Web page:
Whenever a perfect little family poses for a picture like the one taken in the opening scene of Force Majeure, you pretty much know they’re in for some trouble. It’s an oft-used trope showing how easily people can slip into a display of happiness, showing how perception can sometimes count for everything — we touched on a similar scene in our discussion of Robert Redford’s Ordinary People, a film which is on the whole a good touchstone for the themes of Force Majeure. Though the Swedish film suffers slightly from swaths of introspection that last just a bit too long, Force is still one of the most well-crafted family dramas of the past year.
That family is dad Tomas, mom Ebba, little daughter Vera and littler son Harry. They’re on a weeklong getaway at a beautiful mountainside resort in the French Alps for some skiing and relaxation. It’s family time, which Ebba subtly notes has been a much-needed side effect of Tomas’s busy work schedule. This is precious time, so the family does everything together. They ski together, they brush their teeth together, they sleep together on the big master bed. They eat lunch together. They get engulfed by an avalanche together. Family stuff.
That last family activity — getting walloped by an avalanche during an otherwise calm lunch — was admittedly one they did not expect. Tomas, in a moment of panic, flees the vicinity as the wall of snow approaches. This act of instinct is the cause of the ensuing rift in Force Majeure, as Ebba’s concern with Tomas leaving his family behind in a moment of danger grows in the hours following the avalanche (which ends up just being a fast-moving cloud of harmless powder), and grows greater still as the week goes on. To make matters worse, Tomas insists that he never left the table during the avalanche. A few tangentially awkward conversations later, the floodgates open and Ebba accuses Tomas outright of abandoning his family to save himself.
Thus does the matter of perception — first noted during that opening scene where the four skiers pose happily for a photo — come to the forefront in Force Majeure. Tomas seems convinced that he never left the table, and it’s far easier for one to sympathize with Ebba during this part of the film because we saw Tomas flee just as she did. It’s even recorded on Tomas’s phone — but still he holds fast, conceding only that it looks as if he fled. As the husband-wife strife flows over and begins affecting their children and their friends, Tomas retreats for a day of skiing alone with his friend Mats. “Have you had much time for skiing?” Mats asks. Tomas shrugs and says no, that he’s “been mostly with the family.” Here, too, Tomas’s perspective is skewed and at odds with that of his wife, because she stated earlier that this was their family time.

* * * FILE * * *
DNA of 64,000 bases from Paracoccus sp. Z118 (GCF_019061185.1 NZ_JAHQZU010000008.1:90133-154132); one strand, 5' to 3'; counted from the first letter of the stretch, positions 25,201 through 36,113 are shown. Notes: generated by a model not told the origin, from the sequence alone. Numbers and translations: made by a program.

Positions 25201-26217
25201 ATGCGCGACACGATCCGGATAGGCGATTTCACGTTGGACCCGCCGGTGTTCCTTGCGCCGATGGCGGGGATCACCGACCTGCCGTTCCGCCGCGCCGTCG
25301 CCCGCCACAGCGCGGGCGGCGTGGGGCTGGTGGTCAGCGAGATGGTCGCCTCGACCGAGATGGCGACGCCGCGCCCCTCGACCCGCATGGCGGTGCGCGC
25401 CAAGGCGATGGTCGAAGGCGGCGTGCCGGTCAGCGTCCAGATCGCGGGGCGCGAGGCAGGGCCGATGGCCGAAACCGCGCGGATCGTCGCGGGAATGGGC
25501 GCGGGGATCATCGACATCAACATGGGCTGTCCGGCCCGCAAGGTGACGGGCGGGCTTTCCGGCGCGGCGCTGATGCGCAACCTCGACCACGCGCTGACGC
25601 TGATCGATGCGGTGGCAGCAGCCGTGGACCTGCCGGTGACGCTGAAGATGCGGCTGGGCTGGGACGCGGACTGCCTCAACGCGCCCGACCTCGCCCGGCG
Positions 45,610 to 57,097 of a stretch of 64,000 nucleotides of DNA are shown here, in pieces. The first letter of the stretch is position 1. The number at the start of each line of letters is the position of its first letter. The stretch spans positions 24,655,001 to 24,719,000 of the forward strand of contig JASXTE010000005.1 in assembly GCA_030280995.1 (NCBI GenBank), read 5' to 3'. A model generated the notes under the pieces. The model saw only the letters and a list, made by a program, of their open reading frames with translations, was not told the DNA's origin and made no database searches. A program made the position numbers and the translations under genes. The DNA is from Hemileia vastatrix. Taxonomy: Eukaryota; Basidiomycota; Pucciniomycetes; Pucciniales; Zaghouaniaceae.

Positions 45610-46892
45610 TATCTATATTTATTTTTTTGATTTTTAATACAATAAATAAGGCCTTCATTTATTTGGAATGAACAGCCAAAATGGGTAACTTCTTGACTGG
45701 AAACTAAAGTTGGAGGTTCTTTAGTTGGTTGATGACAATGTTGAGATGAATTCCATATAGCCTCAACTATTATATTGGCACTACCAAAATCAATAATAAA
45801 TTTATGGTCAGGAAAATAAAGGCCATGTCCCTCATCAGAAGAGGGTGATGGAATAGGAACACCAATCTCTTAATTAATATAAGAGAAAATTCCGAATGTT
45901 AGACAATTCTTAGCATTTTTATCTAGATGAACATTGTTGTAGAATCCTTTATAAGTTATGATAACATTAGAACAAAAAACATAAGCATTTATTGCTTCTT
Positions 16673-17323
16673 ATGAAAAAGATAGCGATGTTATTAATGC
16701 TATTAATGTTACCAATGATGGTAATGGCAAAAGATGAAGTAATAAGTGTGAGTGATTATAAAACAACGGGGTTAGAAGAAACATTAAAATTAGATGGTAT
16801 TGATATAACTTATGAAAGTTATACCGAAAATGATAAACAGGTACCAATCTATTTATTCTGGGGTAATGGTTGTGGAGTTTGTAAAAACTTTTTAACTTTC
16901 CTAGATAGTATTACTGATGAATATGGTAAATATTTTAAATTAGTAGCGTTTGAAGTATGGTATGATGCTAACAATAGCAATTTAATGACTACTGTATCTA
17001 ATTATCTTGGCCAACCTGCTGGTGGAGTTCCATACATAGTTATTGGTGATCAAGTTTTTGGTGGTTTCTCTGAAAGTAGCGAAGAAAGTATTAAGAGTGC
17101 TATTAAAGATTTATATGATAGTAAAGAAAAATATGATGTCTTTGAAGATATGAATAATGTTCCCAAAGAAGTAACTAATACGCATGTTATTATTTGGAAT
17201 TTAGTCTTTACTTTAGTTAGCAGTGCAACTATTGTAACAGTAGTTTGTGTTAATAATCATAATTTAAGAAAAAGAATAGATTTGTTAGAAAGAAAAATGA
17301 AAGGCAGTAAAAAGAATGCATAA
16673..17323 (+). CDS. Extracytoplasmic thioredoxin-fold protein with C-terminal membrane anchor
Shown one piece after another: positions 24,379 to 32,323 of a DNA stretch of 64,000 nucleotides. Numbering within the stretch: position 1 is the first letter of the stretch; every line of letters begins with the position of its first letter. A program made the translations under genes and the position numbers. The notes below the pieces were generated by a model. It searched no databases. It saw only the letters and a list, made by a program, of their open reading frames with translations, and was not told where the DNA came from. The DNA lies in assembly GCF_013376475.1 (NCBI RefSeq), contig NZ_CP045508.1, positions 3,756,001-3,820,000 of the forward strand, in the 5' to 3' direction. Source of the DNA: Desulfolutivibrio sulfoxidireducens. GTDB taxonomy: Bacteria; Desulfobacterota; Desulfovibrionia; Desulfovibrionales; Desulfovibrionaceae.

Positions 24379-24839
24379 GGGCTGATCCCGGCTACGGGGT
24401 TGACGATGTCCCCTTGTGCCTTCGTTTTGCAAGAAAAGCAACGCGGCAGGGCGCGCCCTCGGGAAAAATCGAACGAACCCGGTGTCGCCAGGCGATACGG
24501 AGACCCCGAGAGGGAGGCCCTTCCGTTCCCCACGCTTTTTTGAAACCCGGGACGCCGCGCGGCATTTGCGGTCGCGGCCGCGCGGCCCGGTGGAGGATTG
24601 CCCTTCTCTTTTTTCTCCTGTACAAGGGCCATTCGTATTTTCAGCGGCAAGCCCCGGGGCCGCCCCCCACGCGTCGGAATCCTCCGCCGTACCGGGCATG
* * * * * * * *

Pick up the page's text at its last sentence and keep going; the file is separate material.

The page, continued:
This theme of perception ties in beautifully with another theme of Force Majeure, that of the indiscriminate power of nature, and both themes come to a head during the avalanche scene. Tomas assures everyone that the avalanche is “controlled” and set intentionally by the resort groundskeepers, who know what they’re doing. Though he’s right about the avalanche eventually proving to be harmless, he’s vastly mistaken in his estimation of man’s power over nature. His instincts — and the instincts of Ebba, their children, their friends, everyone at the resort and everyone in the world — are all tied to nature and, to a degree, dictated by it. Tomas’s values as a father may in fact run against his display of self-preservation during the crisis, but they effectively cease to matter in the face of nature, the uncontrollable ultimate.
Interestingly, Force Majeure is filmed with such precision and leveled calm that the sense of natural forces encroaching on human control is thrown into further review. The completely stationary camera during the avalanche and during a scene where Tomas and Mats sit at a bar is reminiscent of the camera in Sofia Coppola’s Somewhere. Both cameras are calm, somewhat cold, essential in the role of microscope underneath which these characters squirm. Really one of the only qualms with Force, then, is the same problem that Somewhere runs into — the tension is undeniable, but the actual emotional impact doesn’t measure to nearly the same enormity. There’s a distance created by this measured filming, and more often than not that distance is thought-provoking but never truly affecting.
This is especially true in the long patches of slightly-repetetive navel-gazing throughout Force. At best, the landscapes are used as a depiction of that natural volatility. In movies like The Dark Valley, well-shot mountainscapes can become a character of their own. But in Force Majeure the sloping Alps are nearly plot points, utterly threatening in the stillness of their unpredictability. Aside from a desire to feel even closer to these characters in order to really connect with their perceptions and their instincts, Force Majeure does a beautiful job bringing those mountain-sized themes onto a man-sized stage.